Meteora, Kalambaka Town

This UNESCO World Heritage Site is made up of a network of Greek Orthodox Christian monasteries perched atop a complex of 1000 sandstone boulders, each soaring to 400-meters. Soaring to the sky, these imposing boulders were chosen by the first monks as ideal spiritual locations for monastic cells. Beginning in the 12thC, monks attempted to scale the boulders by pushing logs up against the sides of rock pillars, climbing the logs and then dropping rope ladders down for other monks to join them. To this day, monastic cells dot the sheer face of the rock – evidence of the monks’ determination to worship and meditate as close to God as possible.

The very first monastery built at the very tip of an immense rock pillar was founded in 1344 by St. Athanasio Meteoriti – the namesake of the Meteora monastic network. In fact, Meteora means suspended in air in Greek which is exactly what you’ll feel when you visit these beautiful monasteries. Whether looking up at them from below or looking out at the beautiful natural vistas from one of the mountain-perched monasteries, you’ll feel as if you live in the sky, in the clouds with Trikala’s stunning landscape unfurling beneath you like a verdant red carpet. After the first monastery was built, another 30 monasteries were founded between 1350 and 1500, including some nunneries. In the past, baskets were used to hoist up people and supplies, but now there are stone steps that lead visitors to the stunning monasteries and bridges that connect them once you reach the top. As you make your way from monastery to monastery and cross these bridges, you’ll feel like you’re taking a stroll across the sweeping sky, and you too will feel the serenity and mysticism of this spiritual place. If you’re lucky you’ll see a vestige of the past in action – baskets are still used by monks and nuns to hoist up supplies.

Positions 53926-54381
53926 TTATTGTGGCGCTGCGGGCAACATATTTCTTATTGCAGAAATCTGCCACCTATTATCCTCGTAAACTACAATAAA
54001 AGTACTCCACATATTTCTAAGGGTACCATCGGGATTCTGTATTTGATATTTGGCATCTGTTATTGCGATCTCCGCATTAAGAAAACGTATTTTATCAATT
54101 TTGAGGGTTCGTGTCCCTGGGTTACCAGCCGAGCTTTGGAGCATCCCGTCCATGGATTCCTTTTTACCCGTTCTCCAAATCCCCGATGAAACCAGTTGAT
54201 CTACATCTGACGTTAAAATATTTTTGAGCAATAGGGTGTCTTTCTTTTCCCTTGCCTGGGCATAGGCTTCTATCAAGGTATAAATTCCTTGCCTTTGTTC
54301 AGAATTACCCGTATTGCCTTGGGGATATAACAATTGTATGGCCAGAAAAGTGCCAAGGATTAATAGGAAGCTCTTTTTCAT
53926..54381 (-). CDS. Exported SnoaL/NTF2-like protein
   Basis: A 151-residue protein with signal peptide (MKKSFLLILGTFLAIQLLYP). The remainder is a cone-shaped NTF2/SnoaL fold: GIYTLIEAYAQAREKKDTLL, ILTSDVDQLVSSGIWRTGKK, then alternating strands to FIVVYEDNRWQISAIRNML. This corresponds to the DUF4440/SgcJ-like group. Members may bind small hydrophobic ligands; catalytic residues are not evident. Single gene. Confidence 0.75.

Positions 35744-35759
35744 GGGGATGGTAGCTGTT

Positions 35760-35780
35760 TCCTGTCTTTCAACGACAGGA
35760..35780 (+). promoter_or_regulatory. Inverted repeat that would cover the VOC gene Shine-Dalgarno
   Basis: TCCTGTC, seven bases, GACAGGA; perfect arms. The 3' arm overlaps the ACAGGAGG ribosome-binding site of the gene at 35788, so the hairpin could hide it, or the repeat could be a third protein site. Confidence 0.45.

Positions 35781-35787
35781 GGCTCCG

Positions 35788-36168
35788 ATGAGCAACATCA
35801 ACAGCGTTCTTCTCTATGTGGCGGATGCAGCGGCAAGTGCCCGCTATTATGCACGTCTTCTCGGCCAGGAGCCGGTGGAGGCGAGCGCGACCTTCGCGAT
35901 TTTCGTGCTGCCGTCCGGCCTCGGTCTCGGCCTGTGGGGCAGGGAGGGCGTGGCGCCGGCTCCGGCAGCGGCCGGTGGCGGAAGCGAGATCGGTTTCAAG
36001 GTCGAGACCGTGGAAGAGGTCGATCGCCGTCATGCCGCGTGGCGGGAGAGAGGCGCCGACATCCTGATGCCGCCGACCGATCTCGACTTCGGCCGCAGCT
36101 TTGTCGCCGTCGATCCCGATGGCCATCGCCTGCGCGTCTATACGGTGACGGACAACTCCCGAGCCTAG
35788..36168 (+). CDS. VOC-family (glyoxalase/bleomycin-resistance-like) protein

Make it a point to visit as many monasteries as possible – each one hides treasures that span the ages and which will leave you with a deeper appreciation of religious art, monastic life and spiritual scholarship. The monasteries open to visitors include: the Monastery of the Transfiguration of Christ, St. Stefanos monastery, St. Nikolaos monastery, Agia Triada monastery, All Saints/Varlam monastery and St. Barbara/Roussanou monastery. Monks and nuns will be happy to tell you more about the historically and religiously important documents, old illuminated manuscripts, precious books, church artifacts and stunning hand-painted icons that are centuries old. Artifacts that you shouldn’t miss include the Bible of St. Charalambous and the ladder of St. Stefano. As you tour the monasteries and nunneries, admire the unique architecture and its beauty – you too will wonder how such beautiful buildings were built to balance at the top of soaring boulders. The monasteries are adorned with Post-Byzantine murals and icons that date back to 1560, so examine the artwork and the sense of peace infused in every aspect of religious art.

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